'Sweden and the US treat death differently'
Published: 23 Nov 2012 16:56 GMT+01:00
Updated: 23 Nov 2012 16:56 GMT+01:00
After a few tough questions about life and death from her young son on All Saints' Day, US-native and parent Rebecca Ahlfeldt reflects on the differences between her homeland and Sweden when it comes to the culture of death.
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This November, we had our first real experience of All Saints’ Day. Although we’ve been here for the past two Novembers, I’ve always been distracted by the holiday’s proximity to Halloween which consumes a lot of energy for our family and appears to go on for a number of days in Sweden.
But that’s changed since we now live just around the corner from Stockholm’s largest cemetery. And this year we had some extra reminders of the upcoming holiday.
The Friday before, we couldn’t help but notice a flood of people pouring through the normally quiet gates to the cemetery, loaded with candles, wreathes and plants.
And there was certainly no chance of us forgetting about the holiday on Saturday of the holiday, either: cars were lined up and down the narrow, normally empty road outside our house.
There were even two official hot dog stands parked up at the corner as well as a few unofficial young entrepreneurs selling various things out of their kitchen cupboards.
Curiosity piqued, we dodged the newly arrived car, bike and foot traffic and headed out on a walk as the sun began to go down. When we arrived at the cemetery gates, it was like we had stepped into another world.
The long stone walls dulled the noise and lights of the traffic outside, spreading a kind of calm through the air. The rain from earlier in the day had stopped, but a mist still hung in the air. In front of us, beneath the canopy of the enormous pine trees, were thousands and thousands of glowing candles everywhere we looked.
Groups of people meandered quietly through the paths alongside one another, and families stood clustered around gravestones as young kids attempted to light their votives.
We wandered down the dark, gravel paths, taking in this very personal and yet collective display of remembrance.
After observing quietly for a while, my son Eric asked: “So people are underneath all these stones?”
“Well, yes,” I said, then I explained the coffin “underneath all the stones” choice versus the cremation option. This led to an unexpectedly philosophical discussion with my eight-year-old.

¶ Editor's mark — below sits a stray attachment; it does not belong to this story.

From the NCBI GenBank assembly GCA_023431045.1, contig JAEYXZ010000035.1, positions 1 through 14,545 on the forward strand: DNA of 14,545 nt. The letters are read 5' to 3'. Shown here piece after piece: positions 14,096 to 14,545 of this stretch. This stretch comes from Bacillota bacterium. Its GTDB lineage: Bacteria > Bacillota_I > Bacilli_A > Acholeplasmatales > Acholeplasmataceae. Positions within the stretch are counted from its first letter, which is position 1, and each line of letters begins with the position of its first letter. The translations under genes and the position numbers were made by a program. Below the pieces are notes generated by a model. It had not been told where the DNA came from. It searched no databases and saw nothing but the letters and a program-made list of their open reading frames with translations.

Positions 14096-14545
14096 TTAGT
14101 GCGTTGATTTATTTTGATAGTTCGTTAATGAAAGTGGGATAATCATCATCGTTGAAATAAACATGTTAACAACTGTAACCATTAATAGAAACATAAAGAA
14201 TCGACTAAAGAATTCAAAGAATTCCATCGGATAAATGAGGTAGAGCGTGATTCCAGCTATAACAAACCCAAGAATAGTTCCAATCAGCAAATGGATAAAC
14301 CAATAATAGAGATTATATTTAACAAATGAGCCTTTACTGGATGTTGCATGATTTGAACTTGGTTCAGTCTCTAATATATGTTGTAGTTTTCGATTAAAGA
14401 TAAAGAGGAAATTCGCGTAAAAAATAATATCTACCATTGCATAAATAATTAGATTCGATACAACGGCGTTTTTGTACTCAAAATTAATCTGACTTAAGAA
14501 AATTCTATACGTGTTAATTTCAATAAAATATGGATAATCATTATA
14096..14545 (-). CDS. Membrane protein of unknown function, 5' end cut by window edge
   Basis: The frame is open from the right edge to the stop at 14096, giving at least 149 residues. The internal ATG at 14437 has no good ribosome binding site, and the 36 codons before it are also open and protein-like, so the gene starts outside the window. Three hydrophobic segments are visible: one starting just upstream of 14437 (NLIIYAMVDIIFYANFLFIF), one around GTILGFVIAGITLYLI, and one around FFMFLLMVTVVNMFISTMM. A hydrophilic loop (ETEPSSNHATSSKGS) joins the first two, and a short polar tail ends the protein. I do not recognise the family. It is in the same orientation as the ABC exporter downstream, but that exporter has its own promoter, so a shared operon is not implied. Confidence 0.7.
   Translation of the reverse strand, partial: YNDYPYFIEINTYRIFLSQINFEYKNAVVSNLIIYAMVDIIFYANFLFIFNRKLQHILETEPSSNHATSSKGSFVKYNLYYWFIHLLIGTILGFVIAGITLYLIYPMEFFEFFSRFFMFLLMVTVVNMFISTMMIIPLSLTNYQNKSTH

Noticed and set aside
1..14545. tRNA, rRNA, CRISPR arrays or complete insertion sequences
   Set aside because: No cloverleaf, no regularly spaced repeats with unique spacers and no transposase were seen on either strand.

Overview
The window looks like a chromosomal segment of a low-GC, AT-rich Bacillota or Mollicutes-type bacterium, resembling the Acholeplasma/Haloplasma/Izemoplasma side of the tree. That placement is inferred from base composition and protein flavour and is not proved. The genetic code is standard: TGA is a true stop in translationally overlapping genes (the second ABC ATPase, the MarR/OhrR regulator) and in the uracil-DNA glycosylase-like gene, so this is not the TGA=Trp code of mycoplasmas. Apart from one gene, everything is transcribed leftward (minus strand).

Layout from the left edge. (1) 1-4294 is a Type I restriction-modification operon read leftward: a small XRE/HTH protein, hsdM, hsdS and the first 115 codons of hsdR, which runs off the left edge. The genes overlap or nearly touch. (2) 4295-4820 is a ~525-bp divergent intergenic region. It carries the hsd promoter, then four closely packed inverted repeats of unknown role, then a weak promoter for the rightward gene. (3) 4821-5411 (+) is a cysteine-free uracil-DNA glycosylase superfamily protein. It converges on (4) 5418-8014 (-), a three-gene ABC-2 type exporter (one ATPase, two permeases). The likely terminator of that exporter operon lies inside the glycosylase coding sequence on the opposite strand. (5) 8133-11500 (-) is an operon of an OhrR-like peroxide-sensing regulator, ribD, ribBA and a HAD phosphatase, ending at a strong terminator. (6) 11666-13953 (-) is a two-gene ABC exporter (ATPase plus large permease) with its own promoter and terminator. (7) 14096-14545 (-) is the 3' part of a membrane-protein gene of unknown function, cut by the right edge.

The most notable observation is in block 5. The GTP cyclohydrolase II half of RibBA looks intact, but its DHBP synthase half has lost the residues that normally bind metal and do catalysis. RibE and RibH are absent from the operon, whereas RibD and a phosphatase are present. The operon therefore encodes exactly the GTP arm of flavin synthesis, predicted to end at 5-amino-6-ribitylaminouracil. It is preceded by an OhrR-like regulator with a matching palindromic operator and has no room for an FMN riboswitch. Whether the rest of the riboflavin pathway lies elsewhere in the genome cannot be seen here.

“Was Grandpa Norm cremated?”
My step-dad died when Eric was a baby.
“Where are his ashes buried?”
This question stumped me for a minute, but I tried: “I think Grandma still has them.”
“Where does she go to remember him?”
There wasn’t a good answer to this question. Nor did I have good answers to any of his others questions about how the American side of our family remembers those who have died. This, I realized, is because we don’t really have many set traditions.
By now, the sunlight was long gone, and as we walked through the still graveyard, lit only by candlelight, I contemplated all the questions Eric had asked.
It was the first time he had ever asked questions about death that were not driven by fear. Up until this day, he had only asked about when I thought different members of the family would die, and, closely related, who would die before whom and specifically, before he did.
I had considered his worries natural, but what I hadn’t considered was that his sole focus on the fear of death is also, in part, cultural.
Countless articles have been written about Americans’ obsession with youth and our fear of death and dying. And while I’ve nodded in silent agreement as I’ve read these articles, I never really considered what an alternative would look like.
While funerals are still our cultural places to mourn a recent death, we Americans lack clear traditions for what happens in the years that follow. And in this empty space, it’s natural that fear is bred. Of course, religion can help with our understanding and acceptance of death, but the diversity of traditions it more personal than cultural.
The tone of the Skogskyrokården cemetery on All Saints’ Day was completely different. There wasn’t the sadness of immediate loss felt at a funeral, and there wasn’t emptiness or the eeriness that haunt graveyards after dark. Instead, on this cold November evening, there was a warmth, a connection to the past but also to the thousands of others who had lit their candles in remembrance.
In short, the night was beautiful, and within this space, there was room for Eric to take a more thoughtful look at death.
Is this what happens in other families on All Saints’ Day? It’s hard to tell. Sweden and the U.S. are not polar opposites, and many native-born Swedish children are fearful of death as well. But for our family, the chance to remember the dead collectively, beautifully, presented an alternative to fear.
As an expat, holidays are mingled with a twinge of longing for my native country. These are the times of the year when I most often hear other expat friends refer to their native countries as “back home.”
But our All Saints' Day walk reminded me that holidays in our new home country are also a chance to look at my own traditions from a different perspective and broaden them.
And as we move toward December, a month steeped with holidays and traditions, this is exactly the reminder I needed.
Rebecca Ahlfeldt is an American ex-pat writer, translator and editor currently based in Stockholm.